U.S. Geological Survey

U.S. Geological Survey
Open-File Report 02-349
Online only
Online version 1.0

Human Impact on the Planet: An Earth System Science Perspective and Ethical Considerations


Richard S. Williams, Jr.

The modern Earth Narrative, the scientific story of the 4.5 billion-year natural and human history of the Earth, has emerged from the solid foundation of two factual concepts: Deep (or Geologic) Time and Biological Evolution. Widespread acceptance of the Earth Narrative is critically important as we begin the third millennium, because it provides a clear understanding of the growing impact of human population growth and associated activities on the Earth System, especially the negative impact on Earth's biosphere. It is important for humans to realize that we are but one of 4,500 species of mammals that exist on Earth and that we are but one species in the estimated 30 to 100 million species that form the complex biosphere. We also need to recognize that all species exist within the physical limits imposed by the geosphere. We are totally dependent on the biosphere for food, oxygen, and other necessities of life. Humans are one of the latest results of biological evolution operating over a long period of Geologic Time. We find ourselves on Earth, after 4.5 billion years of Earth history by chance, not by design. Humans have become so successful at modifying their environment that many of the natural limitations on the expansion of populations of our fellow animals have been overcome by technological and cultural innovations. According to Peter Raven "Humans, at a current population of 6 billion [expected to nearly double by 2050], are consuming or wasting about 50 percent of the total net biological productivity on land and 50 percent of the available supply of freshwater."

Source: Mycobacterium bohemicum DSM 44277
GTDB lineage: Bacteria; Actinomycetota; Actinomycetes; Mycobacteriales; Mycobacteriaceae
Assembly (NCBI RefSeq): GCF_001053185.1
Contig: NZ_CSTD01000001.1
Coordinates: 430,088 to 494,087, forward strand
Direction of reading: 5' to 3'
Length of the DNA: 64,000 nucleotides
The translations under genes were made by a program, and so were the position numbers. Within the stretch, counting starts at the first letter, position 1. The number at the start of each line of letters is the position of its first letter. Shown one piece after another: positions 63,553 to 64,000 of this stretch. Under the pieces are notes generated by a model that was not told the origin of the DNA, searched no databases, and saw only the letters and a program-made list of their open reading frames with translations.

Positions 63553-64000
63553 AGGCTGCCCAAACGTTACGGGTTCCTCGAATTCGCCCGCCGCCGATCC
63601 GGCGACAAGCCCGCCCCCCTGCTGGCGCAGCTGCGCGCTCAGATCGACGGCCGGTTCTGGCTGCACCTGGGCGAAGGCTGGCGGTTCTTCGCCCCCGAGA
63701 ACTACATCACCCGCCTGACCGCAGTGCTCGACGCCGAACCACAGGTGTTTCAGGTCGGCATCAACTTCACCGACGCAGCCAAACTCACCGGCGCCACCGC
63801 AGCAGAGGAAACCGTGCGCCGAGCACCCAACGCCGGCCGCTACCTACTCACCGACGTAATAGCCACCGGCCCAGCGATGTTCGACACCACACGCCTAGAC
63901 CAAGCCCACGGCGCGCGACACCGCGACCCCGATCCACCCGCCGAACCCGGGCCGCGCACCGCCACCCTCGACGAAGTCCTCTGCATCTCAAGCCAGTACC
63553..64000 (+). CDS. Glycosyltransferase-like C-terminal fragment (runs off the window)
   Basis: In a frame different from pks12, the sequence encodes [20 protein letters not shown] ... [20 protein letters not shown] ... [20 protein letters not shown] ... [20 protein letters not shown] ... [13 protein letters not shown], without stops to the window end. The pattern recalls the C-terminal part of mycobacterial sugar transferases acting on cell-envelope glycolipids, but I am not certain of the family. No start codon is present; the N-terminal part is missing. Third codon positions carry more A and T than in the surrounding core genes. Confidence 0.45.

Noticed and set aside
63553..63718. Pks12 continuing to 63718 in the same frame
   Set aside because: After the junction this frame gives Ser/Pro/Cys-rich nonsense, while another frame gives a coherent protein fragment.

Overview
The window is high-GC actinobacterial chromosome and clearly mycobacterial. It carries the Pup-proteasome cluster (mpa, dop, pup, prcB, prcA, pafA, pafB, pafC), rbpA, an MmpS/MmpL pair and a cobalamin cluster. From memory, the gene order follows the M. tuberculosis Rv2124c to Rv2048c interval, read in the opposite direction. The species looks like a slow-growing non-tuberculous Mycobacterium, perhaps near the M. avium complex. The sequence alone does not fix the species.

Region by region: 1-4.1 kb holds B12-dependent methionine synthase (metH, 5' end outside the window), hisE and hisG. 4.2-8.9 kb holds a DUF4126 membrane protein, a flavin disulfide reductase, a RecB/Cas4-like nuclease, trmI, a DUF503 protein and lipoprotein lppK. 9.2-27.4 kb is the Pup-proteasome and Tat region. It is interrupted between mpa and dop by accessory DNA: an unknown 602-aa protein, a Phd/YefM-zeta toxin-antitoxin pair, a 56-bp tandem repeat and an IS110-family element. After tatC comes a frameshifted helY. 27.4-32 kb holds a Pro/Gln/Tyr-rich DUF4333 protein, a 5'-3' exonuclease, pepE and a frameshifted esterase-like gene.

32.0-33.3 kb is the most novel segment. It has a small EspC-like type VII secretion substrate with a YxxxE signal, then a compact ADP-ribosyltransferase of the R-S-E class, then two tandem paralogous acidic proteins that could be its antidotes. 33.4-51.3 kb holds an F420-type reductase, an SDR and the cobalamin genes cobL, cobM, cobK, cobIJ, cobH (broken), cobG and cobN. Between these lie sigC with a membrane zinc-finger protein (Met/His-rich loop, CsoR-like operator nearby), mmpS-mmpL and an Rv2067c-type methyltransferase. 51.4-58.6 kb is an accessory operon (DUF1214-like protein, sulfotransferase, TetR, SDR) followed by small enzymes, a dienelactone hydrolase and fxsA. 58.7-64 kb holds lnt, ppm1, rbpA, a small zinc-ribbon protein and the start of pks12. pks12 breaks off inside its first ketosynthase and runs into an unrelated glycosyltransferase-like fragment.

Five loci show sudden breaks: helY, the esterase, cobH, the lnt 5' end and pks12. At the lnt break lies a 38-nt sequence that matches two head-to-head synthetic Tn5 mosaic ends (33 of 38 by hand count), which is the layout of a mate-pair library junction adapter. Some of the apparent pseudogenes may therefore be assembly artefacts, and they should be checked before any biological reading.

The overwhelming and expanding human presence leaves less and less room in the environment for other biota. The 21st century will be a pivotal time in the fate of Earth's biosphere. Whereas human modification of the geosphere will slowly recover over time, human changes to the biosphere are a far more consequential matter -- extinction of a species is forever! Will humans effectively use our new knowledge of natural and human history to stop further degradation of Earth's ecosystems and extinction of its biota? The fate of the biosphere, including humanity, depends on a reaffirmation by all humans of all cultures and religions of the global importance of a planet-wide conservation of the Earth's biotic heritage. For the world's religions it means elevation of stewardship of the Earth to a moral imperative and a goal of complete preservation of the Earth's biotic inheritance, one which is based on a Do No Harm ethic.

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This report is preliminary and has not been reviewed for conformity with U.S. Geological Survey editorial standards or with the North American Stratigraphic Code. Any use of trade, firm, or product names is for descriptive purposes only and does not imply endorsement by the U.S. Government

For questions about the content of this report, contact Richard S. Williams, Jr.

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